For people who want to get a mortgage, you may have questions about how the bond market can make mortgage interest rates go up and down. Bond rates affect mortgage rates because they compete with each other as investments. Both are attractive to investors who want a stable, fixed return, with a relatively low risk.
For many decades, there has been a clear connection between the bond market and mortgage rates, but there are three major reasons that bonds are lower risk investments:
- Bonds are usually loaned to cities, companies and countries and are likely to be paid back.
- Bond rating agencies study every company and bond and tell investors how risky they are.
- Bonds may be resold to the public. This means that a bond is easily traded. So, the investor does not need to keep the bond throughout its life.
Most bond investors want low risk, but there are some higher risk bonds available, such as junk and emerging market bonds. Meanwhile, the safest bonds are US government treasury notes and the majority of municipal bonds.
Mortgages have a higher risk than most bonds because they are 15 or 30 year mortgages. They are in direct competition with US treasury notes. Investors who don’t want their money for many years may want to invest in mortgages because the rate of return is higher.
Banks leave interest rates on mortgages a few points above than US Treasuries. Because US Treasuries are backed by the US government, they are very safe and investors don’t need a high rate of return. As the interest rates on US Treasury notes go up, banks can increase interest rates on new mortgage loans that are issued. So, this means that home buyers have to pay more every month for the same loan. They have less to spend on the actual cost of the home. In most cases, when interest rates go up, housing prices go down.
Treasury bonds have the lowest rate of return, but they have a major effect on the interest rate for mortgages. This is because investors who want to invest in mortgage-backed securities want a higher rate of interest on higher risk securities than what is offered with US Treasuries – the safest investment of all. When bond rates or yields go up, interest rates on mortgages will usually go up. However, you should note that with bond prices, the relationship is inverse. When bond prices go up, mortgage interest rates go down.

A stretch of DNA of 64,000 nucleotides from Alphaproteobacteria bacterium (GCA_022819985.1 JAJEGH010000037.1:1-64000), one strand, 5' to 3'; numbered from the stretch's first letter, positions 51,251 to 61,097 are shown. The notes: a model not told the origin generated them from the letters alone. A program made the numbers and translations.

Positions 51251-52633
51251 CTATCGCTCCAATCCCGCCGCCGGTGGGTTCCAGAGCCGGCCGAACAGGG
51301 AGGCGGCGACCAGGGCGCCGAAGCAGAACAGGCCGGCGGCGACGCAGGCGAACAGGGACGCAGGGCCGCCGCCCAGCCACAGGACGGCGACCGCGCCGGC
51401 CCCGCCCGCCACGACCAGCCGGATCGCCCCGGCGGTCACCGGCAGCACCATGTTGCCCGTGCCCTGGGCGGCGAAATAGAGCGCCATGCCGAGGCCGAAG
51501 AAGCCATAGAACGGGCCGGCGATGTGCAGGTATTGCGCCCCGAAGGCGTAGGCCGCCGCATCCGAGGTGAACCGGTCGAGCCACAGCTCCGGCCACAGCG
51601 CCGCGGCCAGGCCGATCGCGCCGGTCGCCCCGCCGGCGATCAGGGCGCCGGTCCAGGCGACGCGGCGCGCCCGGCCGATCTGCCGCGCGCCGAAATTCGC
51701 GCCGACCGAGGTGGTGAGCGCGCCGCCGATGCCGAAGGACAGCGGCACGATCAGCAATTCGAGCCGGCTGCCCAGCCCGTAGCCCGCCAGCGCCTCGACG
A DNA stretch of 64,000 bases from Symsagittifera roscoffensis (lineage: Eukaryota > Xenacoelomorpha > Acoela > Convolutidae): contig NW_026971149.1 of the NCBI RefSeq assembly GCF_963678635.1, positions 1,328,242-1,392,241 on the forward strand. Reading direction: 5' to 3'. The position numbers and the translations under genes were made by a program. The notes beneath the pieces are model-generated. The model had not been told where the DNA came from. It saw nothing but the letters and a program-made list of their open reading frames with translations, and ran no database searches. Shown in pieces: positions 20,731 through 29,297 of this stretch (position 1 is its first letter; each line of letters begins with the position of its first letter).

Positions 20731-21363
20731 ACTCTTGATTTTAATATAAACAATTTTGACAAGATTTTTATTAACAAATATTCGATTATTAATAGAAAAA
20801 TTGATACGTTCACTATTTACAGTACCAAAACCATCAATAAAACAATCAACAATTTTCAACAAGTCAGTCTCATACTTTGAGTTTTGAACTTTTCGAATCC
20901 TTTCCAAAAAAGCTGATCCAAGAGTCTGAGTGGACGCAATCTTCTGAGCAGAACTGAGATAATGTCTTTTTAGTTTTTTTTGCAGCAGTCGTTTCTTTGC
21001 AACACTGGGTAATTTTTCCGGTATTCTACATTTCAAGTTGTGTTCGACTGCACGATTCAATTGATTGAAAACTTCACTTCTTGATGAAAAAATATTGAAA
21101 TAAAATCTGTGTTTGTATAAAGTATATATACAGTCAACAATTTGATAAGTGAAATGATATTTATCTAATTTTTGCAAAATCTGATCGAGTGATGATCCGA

Mortgage backed securities are backed by mortgages that US banks loan. Instead of holding them for 15 or 30 years, the banks then sell the loans to Fannie Mae and Freddie Mac. They are bundled together and sold on the secondary market and are bought by big banks and hedge funds. This was the major source of problems in the recent financial crisis; the mortgage backed securities had high numbers of subprime mortgages that went into foreclosure. It is interesting to note that higher Treasury note rates did not have a major effect on housing in 2012 and 2013. In fact, home prices rebounded by 30% or more across the US. This was a good signal to many real estate investors. As the prices went up, they started to think that investing in homes was a smart investment. Still, interest rates have stayed quite low, with only recently (November 2016) interest rates going above 4%.
More About Bonds
Investors like to turn to bonds when the economy looks poor. When the purchase of bonds go up, the yields fall, and mortgage rates also fall. But when the US economy is thought to be doing well, investors tend to go into stocks and this forces bond prices down and pushes the yield up. And mortgage rates go up too. A really good way to know which was mortgage rates are going is to check the 10 year yield for bonds. This can be found on most financial websites. If the 10 year bond yield is going higher, mortgage rates are probably on the way up.
To have a good idea of what the current 30 year fixed mortgage rates are, we recommend using a spread of ~170 basis points, which is 1.7% above the 10 year bond yield at present. The spread is accounted for because of the higher risk that is associated with a mortgage note. If the 10 year bond yield is 4%, an additional 170 basis points means that mortgage rates will be in the area of 5.7%. Note that the spread can vary over the years, but this is a good baseline to give you an idea of where mortgage rates may fall.
If you are shopping for a mortgage and plan to buy a home in six months or a year, you would be wise to watch the 10 year bond yield to see what rates are doing over the weeks and months before you buy your home. Also, keep a close eye on the general economic news. If the economy is doing poorly, interest rates will usually drop, and the opposite happens when the economy is growing strongly.
If you buy your home in a period of rising interest rates, you may not be able to afford as much home as when interest rates are falling. An increase in mortgage rates of 1 point can mean that you are paying $100 or more for your loan each month, which can put a more expensive home out of reach for some buyers.